Over the past two decades, a window of opportunity has emerged for the African continent. This is the same window that opened up for a collective known as the Asian Tigers (Hong Kong, South Korea, Taiwan and Singapore) roughly 60 years ago. It has been widely establishedhat in the 1960s, some African countries had equal or better socio-economic outcomes than their Asian counterparts. At one stage in the late 50s, Ghana’s per capita income of $490 was comparable to South Korea but fast forward 30 years and the tables had dramatically turned. In the 1990s, South Korea’s per capita income had skyrocketed to nearly $5000, which was about 10 times the amount recorded in Ghana during the same period.
An obvious question that arises in relation to this case study is, what happened? While debate on the answer persists, there’s a mountain of evidence that points to South Korea capitalising on its window of opportunity and reaping the rewards of a Demographic Dividend, also known as a youth bulge. The South Koreans, along with the other Asian Tigers and, later, countries such as Brazil, noticed that as their population structures changed (an increase in the working age population versus the dependent population), they could effect deliberate and strategic measures to create an enabling policy environment for transformational socio-economic growth. These measures focused on harnessing the potential of their youthful populations by investing in quality education and health, including family planning services, and by creating opportunities for gainful employment.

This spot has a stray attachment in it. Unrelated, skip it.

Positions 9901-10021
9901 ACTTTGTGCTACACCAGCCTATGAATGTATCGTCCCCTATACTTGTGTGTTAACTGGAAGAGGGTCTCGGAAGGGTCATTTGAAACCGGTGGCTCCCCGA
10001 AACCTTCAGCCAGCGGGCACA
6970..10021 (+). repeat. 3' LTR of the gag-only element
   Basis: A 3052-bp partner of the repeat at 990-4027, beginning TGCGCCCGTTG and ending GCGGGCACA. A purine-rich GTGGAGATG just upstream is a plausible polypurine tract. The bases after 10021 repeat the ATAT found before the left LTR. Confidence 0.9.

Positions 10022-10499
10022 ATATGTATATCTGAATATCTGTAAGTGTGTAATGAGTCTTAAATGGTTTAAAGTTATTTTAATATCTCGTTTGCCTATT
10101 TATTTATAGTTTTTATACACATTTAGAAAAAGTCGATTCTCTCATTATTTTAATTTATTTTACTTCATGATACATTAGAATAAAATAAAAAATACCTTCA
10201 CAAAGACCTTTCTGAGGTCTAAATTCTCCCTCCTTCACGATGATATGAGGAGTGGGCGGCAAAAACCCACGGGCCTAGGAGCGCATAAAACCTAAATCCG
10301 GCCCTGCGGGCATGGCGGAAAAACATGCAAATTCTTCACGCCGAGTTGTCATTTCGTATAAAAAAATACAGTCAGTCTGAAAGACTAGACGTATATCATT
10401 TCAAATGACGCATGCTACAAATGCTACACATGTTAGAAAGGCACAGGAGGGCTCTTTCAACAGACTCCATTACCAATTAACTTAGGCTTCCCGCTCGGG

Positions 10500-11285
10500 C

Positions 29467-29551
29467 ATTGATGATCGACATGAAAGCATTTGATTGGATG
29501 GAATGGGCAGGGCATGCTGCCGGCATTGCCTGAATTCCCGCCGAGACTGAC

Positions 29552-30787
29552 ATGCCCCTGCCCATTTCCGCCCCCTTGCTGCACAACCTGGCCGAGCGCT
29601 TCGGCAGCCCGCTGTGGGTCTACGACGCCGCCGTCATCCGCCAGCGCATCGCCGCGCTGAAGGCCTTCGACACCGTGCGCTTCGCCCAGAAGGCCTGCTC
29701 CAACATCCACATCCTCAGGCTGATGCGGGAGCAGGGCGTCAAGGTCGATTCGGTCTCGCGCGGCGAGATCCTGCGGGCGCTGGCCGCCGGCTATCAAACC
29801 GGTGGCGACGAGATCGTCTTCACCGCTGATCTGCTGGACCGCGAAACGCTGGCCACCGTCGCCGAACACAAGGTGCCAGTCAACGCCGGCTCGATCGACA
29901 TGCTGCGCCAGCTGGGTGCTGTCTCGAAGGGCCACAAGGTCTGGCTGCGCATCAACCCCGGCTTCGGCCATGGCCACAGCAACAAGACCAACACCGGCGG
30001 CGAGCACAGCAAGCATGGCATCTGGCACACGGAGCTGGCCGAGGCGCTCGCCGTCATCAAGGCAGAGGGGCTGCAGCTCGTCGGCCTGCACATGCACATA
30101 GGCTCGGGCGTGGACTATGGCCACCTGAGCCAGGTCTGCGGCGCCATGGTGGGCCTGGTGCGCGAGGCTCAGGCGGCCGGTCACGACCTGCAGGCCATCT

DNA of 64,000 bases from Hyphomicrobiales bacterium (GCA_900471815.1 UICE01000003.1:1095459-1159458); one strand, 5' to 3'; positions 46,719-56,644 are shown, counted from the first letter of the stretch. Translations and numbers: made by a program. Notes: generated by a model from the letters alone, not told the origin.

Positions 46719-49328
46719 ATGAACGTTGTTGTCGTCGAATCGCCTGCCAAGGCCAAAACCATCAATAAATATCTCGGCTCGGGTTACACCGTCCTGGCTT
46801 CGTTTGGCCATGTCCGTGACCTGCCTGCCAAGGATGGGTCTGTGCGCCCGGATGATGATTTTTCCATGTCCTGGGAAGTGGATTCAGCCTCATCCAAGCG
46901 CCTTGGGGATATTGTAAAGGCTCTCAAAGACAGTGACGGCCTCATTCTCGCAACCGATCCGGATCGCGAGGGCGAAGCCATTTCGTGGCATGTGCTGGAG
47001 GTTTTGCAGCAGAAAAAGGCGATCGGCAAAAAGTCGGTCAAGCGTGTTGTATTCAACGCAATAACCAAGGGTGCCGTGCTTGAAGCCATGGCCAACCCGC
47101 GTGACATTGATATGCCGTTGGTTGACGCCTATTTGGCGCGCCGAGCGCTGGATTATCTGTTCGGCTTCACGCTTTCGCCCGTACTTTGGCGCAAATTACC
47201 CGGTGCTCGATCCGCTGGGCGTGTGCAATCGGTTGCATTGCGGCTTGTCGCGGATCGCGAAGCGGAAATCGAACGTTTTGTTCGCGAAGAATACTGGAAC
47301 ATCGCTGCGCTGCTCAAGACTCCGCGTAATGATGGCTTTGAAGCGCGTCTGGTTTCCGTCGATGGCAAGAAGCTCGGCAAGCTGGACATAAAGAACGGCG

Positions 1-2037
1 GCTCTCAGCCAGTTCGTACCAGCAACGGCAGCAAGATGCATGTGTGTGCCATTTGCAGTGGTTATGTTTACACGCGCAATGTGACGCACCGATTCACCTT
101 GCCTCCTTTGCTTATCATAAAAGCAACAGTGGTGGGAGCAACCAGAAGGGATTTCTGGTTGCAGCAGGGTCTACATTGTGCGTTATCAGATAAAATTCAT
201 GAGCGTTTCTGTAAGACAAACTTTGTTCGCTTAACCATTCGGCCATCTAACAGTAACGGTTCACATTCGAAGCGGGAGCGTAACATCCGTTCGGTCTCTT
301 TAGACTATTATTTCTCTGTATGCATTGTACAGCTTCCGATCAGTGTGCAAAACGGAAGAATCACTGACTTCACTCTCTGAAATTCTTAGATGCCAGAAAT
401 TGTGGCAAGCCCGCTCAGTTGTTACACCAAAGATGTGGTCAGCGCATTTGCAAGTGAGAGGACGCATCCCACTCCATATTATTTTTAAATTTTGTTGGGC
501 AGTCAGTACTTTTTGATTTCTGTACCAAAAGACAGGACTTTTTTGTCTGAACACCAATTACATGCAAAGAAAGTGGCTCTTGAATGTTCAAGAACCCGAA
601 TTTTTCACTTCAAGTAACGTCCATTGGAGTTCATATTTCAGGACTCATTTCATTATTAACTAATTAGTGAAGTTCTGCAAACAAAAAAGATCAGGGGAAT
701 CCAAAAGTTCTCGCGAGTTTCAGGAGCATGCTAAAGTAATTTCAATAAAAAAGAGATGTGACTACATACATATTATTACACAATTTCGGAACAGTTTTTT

Today, African countries find themselves at a similar crossroads. With 60% percent or over 700 million of the continent’s residents yet to celebrate their 25th birthday, the basic foundation for a Demographic Dividend to occur is in place. Transforming the favourable population structure into real gains is where the work at all levels begins and must be sustained.
Achieving a Demographic Dividend is neither automatic nor guaranteed. The difference between success and failure lies in the enacting of policies across various sectors and the political will to ensure that they are implemented. One policy area that has a direct impact on Africa’s ability to achieve a Demographic Dividend is the state of entrepreneuship and employment on the continent, particularly for the youth.
One look at the statistics reveals a dire situation, which African policy makers will have to reverse if the continent is to achieve its full potential and build the Africa We Want . Young Africans aged between 15 and 24 constitute about 37% of the working population, yet account for more than 60% of all the unemployed people on the continent. About 72% live on less than $2 a day, often in situations where they have to take care of themselves, their siblings and other members of the family. The number of young Africans in the 15 to 24 age bracket totals over 200 million (expected to double by 2050) – many of whom have little to no opportunity to participate in their respective country’s economies.
On the continent and abroad, there’s overwhelming consensus that a ‘business as usual’ approach cannot be sustained. On one part, it would be wasteful for the continent to ignore a golden opportunity for transformative change and, on the other, it will lead to social unrest and conflict that will further result in the wide scale disruption and destruction of livelihoods and inevitably cost lives.
Acknowledging that Africa is not homogeneous but consists of 55 different nations with glaring differences and outcomes, there are policy recommendations that apply to different sectors and if successfully implemented or strengthened, can yield results at national and regional levels.